Tuesday, December 24, 2013


RECORD DEPORTATIONS — Hard to understand, impossible to justify.….

From the beginning of his first term, Obama has been submerged in conflicting currents. Whatever his personal commitments to peace, civil liberties. economic and social justice, they are countered by the conviction that he must prove his credibility as head of the world’s primary imperial power and commander-in-chief of its vast military establishment.

So, much as I strongly oppose the catastrophic NSA surveillance dragnet and the ghastly drone program, I’m not surprised by Obama’s stance. And I can still recognize positions that distinguish Obama from war hawks like John McCain and support his preference for peace (e.g. negotiations with Iran).

But why is the Obama Administration breaking all records for deportations? How can Obama stand by — no, actually enforce — the cruel destruction of families, seizing parents away from their children, wrecking marriages, separating brothers and sisters? His only answer, breaking the inexplicable silence, is that it’s up to Congress (this worst Congress since the time of slavery) to produce “reform”.

Is there no dramatic action Obama can take? Why can’t the President take this elementary human and moral issue forcefully to the people, with confidence in the conscience of the nation (most of it anyway)?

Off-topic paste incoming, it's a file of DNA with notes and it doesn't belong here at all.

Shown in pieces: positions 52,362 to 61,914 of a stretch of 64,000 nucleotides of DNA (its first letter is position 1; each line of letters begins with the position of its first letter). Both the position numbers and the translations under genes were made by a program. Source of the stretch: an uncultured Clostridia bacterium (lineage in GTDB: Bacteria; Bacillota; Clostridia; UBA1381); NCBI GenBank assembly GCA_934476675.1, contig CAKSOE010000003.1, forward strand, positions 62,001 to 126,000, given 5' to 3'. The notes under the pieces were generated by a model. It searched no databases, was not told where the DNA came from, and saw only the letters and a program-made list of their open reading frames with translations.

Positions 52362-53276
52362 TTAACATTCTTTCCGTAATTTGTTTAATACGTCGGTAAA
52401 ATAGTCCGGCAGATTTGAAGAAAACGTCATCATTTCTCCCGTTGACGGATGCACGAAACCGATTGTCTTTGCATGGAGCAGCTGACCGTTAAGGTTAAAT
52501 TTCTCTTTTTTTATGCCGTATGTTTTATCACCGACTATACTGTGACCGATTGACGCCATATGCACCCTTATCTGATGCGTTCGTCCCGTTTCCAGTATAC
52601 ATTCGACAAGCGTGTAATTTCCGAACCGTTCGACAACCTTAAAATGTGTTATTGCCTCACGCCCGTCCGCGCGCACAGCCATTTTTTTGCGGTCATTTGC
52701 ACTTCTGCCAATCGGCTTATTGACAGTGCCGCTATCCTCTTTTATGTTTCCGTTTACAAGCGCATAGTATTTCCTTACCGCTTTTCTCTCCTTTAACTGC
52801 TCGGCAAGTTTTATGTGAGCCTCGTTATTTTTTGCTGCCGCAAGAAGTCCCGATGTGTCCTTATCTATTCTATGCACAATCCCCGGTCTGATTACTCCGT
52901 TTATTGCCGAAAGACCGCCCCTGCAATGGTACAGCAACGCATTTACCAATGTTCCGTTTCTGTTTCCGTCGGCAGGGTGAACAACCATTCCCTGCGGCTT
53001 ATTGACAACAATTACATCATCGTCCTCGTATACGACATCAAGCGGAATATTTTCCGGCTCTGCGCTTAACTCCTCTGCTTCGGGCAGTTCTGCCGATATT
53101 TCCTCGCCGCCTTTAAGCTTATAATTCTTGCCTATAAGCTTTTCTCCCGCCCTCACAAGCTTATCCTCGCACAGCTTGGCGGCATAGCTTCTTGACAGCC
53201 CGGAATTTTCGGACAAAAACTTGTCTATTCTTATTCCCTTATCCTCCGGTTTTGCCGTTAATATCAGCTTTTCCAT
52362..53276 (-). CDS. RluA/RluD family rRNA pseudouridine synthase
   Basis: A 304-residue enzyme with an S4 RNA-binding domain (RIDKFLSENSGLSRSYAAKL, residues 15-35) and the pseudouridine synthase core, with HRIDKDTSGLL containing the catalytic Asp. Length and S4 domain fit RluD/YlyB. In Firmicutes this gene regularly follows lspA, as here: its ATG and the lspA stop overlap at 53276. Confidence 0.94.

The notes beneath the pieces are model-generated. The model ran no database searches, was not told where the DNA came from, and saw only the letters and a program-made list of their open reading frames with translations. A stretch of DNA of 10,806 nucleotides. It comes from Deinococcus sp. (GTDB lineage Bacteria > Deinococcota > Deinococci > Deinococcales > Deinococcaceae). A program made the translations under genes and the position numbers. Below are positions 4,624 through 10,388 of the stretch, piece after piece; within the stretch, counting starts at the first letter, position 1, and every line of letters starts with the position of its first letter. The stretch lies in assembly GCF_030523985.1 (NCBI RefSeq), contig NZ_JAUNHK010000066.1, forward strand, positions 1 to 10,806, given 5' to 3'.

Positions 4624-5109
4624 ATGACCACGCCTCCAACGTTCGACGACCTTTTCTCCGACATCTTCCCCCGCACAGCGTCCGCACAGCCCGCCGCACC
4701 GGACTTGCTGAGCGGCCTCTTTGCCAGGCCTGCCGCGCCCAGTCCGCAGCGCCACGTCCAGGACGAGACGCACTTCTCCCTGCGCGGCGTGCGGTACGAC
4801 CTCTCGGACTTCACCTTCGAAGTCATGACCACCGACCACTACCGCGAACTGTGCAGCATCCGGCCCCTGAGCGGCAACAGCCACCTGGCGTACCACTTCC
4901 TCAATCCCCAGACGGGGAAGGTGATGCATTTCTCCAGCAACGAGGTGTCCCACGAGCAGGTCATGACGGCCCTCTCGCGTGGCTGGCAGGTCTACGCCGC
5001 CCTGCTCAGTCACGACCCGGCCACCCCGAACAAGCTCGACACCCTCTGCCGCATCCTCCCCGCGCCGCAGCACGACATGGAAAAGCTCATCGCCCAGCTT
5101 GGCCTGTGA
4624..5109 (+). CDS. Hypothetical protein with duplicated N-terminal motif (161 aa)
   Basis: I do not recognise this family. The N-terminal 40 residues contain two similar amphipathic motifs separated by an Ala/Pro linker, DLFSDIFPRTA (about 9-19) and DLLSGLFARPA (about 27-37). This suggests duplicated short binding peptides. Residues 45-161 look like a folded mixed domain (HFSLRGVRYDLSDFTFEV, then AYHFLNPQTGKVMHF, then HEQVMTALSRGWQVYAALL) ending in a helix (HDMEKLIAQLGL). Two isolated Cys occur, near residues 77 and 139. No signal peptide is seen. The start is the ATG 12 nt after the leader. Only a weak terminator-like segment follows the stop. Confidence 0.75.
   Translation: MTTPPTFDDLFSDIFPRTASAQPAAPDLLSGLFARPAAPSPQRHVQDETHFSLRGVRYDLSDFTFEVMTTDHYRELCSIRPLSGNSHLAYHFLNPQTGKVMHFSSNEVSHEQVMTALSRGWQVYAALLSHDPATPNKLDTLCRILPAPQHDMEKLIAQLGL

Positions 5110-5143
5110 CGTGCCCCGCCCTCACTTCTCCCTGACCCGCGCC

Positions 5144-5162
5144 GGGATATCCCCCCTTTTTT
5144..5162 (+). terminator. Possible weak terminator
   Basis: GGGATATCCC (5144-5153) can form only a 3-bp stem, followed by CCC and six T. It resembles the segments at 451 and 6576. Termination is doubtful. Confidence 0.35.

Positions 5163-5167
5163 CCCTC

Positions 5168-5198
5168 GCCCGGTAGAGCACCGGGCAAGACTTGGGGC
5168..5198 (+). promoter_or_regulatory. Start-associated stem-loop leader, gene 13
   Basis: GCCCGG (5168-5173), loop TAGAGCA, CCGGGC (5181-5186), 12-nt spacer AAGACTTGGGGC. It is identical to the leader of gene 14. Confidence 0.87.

What would happen if the President said: “Stop”? What if, as a matter of conscience, the Administration refused to continue enforcing current policies of large-scale deportation?

Would Obama be impeached? Or would the public conscience wake up, the family wreckers be damned?

Sunday, December 22, 2013


Charles Blow's Defining Moments and Crystal Stairs (NY Times, December 18, 2013), is the most moving and powerful column I've read this year :

In June of 1998 in Jasper, Tex., just about three hours southeast of where I was raised, where the Lone Star State pushes itself into the back of the boot shape of Louisiana, a black man named James Byrd Jr. was subjected to what folks called a “lynching-by-dragging.”
Three white men had given Byrd a ride, but instead of taking him home they took him to the woods, where they beat him, urinated on him, tied his ankles to the back of their truck and dragged his body for three excruciating miles.
He was believed to be still alive while the asphalt ate away at his flesh. Reportedly, he died only when he was decapitated by a culvert.That was just 15 years ago. I was in my 20s. Yet the memory of that story remains fresh and wet in my mind like blood seeping through a bandage. It was a story that changed me, that revealed how my country’s violent past was linked to its present vestige.
For no matter how much progress had been made, or will be made, there will always linger, in the dark corners of cruel minds, something sinister: an assumption that not all men are created equal, or, perhaps, that some men aren’t even men at all.
I have struggled with the violence visited upon men who look like me — often by other men who look like me — for so long, trying to find a way to acknowledge it and remember it without being consumed by it. How to look optimistically to the future, while gazing painfully at the past?